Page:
The Discovery of America
America, the New World, or whatever you want to call it. The continent we know today as North America was, at one time, incomprehensible. To most people, that is. We know for sure that people were already living on the continent, and that it was visited by the Vikings (in the east) and the Chinese (in the west). But when we’re talking about important events, the discovery of America by the powerful European empires ranks very high.
Christopher Columbus set out to find a new route to Asia. He wanted to make money from spices but didn’t want to take the traditional routes around the horn of Africa. He was convinced that, if he sailed in the opposite direction, he’d eventually hit East Asia. He was wrong. There were two whole continents blocking his path.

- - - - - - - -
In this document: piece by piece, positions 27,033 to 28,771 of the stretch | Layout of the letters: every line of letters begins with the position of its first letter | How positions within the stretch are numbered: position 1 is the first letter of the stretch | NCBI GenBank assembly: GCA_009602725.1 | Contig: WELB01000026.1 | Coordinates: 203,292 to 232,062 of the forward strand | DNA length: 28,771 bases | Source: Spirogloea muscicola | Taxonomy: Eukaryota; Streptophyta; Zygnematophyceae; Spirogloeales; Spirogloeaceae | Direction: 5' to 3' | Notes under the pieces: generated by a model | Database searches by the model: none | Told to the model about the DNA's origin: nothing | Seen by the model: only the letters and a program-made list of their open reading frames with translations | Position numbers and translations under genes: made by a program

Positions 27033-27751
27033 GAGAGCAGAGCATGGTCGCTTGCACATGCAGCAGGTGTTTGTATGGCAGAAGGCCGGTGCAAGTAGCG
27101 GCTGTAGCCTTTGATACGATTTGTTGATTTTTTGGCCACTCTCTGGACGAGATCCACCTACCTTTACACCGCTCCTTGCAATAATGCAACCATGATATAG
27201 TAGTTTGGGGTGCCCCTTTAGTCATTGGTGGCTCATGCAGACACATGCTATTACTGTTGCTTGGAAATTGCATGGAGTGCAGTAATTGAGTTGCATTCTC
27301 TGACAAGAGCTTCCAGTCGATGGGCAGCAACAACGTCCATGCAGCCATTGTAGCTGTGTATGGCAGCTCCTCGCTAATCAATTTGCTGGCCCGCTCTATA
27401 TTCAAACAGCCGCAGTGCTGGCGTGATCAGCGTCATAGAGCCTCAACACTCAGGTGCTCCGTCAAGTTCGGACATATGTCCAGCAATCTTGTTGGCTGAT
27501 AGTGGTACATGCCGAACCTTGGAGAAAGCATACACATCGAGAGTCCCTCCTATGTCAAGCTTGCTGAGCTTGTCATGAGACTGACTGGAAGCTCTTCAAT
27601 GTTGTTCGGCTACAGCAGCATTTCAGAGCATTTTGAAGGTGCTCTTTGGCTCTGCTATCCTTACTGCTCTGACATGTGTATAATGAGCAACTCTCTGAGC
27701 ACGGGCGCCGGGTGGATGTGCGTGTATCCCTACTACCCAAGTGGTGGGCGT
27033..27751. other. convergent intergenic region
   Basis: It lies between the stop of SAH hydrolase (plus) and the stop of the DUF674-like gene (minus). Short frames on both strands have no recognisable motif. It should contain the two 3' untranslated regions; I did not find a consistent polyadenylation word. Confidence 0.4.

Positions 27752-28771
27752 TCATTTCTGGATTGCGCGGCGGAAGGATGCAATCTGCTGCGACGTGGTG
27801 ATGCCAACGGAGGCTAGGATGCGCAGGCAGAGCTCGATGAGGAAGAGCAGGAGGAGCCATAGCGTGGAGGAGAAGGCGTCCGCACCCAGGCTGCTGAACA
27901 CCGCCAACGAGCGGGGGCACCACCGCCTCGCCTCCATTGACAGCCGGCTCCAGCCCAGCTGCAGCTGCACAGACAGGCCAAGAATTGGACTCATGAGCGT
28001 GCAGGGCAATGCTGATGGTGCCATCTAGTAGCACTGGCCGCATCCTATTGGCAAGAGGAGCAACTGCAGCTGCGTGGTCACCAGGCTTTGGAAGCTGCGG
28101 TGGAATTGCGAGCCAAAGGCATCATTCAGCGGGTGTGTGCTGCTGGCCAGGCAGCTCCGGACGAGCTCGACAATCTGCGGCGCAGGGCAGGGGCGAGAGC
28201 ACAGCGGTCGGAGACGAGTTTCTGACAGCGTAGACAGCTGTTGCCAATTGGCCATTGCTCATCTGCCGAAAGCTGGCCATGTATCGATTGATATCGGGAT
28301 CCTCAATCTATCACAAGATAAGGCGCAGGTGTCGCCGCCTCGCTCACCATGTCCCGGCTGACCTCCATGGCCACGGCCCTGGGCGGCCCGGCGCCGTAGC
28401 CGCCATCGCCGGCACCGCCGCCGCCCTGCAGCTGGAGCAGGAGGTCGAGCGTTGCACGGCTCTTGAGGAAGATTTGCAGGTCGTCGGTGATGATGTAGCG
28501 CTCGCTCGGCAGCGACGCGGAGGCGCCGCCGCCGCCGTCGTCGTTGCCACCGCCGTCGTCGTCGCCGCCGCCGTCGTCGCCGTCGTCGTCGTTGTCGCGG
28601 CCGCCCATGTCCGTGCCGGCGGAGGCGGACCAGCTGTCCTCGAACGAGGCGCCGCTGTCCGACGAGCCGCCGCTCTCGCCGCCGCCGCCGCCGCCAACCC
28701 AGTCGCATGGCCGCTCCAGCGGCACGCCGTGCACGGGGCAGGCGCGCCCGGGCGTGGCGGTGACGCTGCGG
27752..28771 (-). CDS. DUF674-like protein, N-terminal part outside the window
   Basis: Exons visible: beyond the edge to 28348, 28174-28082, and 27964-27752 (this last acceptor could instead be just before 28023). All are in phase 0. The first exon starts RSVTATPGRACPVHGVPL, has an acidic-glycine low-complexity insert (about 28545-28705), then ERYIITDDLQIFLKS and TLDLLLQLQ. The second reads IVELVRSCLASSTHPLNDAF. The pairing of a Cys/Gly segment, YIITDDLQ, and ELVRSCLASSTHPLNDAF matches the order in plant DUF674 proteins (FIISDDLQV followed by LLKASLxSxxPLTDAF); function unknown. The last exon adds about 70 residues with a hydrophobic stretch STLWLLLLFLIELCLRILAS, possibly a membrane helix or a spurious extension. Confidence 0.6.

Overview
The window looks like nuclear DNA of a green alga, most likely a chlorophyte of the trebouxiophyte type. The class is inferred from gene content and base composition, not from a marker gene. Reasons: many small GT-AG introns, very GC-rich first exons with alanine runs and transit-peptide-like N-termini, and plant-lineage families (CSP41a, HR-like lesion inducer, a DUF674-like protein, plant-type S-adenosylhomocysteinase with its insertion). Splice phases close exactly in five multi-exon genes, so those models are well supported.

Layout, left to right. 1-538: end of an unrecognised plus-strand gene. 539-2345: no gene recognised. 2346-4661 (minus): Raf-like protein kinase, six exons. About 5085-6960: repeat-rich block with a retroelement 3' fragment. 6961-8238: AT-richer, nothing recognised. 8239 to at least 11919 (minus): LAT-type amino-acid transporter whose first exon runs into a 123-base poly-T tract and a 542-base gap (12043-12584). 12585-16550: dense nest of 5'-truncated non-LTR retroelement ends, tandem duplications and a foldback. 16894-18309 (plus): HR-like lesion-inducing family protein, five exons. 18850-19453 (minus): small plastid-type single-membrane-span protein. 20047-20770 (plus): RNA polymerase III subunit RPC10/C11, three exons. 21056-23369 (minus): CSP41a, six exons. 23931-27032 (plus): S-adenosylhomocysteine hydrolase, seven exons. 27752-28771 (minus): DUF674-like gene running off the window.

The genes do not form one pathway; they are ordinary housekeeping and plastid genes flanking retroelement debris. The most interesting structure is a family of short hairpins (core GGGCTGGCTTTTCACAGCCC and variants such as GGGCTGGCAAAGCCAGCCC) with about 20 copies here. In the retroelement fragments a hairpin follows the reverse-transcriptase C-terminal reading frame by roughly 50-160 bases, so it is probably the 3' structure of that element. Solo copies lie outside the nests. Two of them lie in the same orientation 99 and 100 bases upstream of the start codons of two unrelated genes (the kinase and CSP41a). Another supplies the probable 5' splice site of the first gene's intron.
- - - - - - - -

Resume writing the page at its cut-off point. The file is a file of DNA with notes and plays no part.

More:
He landed in the Antilles on 12 October 1492 and the world would never be the same. Not for the Spanish, who gladly accepted the treasures he found and quickly established colonies in the new world. Not for the people he encountered, way of life would forever be changed. And not even for the general populations of Europe, who would soon find themselves eating foods from the new world (such as potatoes and tomatoes).
While most of the world found themselves in a rush to colonize these new lands, Columbus continued to try to reach the spice islands. He made three more voyages and traveled as far as Jamaica before he died in 1506.